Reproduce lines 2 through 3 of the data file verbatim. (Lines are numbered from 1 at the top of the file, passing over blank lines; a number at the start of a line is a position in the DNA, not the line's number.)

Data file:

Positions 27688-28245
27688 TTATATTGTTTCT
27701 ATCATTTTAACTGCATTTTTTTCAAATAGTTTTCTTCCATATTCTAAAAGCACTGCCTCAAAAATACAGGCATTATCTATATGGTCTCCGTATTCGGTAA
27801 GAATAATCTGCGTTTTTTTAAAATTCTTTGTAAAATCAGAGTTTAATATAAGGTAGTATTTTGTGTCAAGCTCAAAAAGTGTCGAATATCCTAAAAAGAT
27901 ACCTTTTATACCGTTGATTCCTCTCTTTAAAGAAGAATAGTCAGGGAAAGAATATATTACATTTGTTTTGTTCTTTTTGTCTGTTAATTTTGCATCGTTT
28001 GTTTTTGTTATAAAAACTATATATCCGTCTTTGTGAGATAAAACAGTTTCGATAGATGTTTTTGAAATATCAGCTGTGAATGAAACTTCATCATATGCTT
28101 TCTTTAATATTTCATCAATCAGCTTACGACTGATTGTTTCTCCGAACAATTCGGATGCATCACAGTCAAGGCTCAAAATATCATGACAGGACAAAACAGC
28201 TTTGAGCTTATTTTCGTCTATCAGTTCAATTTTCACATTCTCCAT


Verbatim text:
27688 TTATATTGTTTCT
27701 ATCATTTTAACTGCATTTTTTTCAAATAGTTTTCTTCCATATTCTAAAAGCACTGCCTCAAAAATACAGGCATTATCTATATGGTCTCCGTATTCGGTAA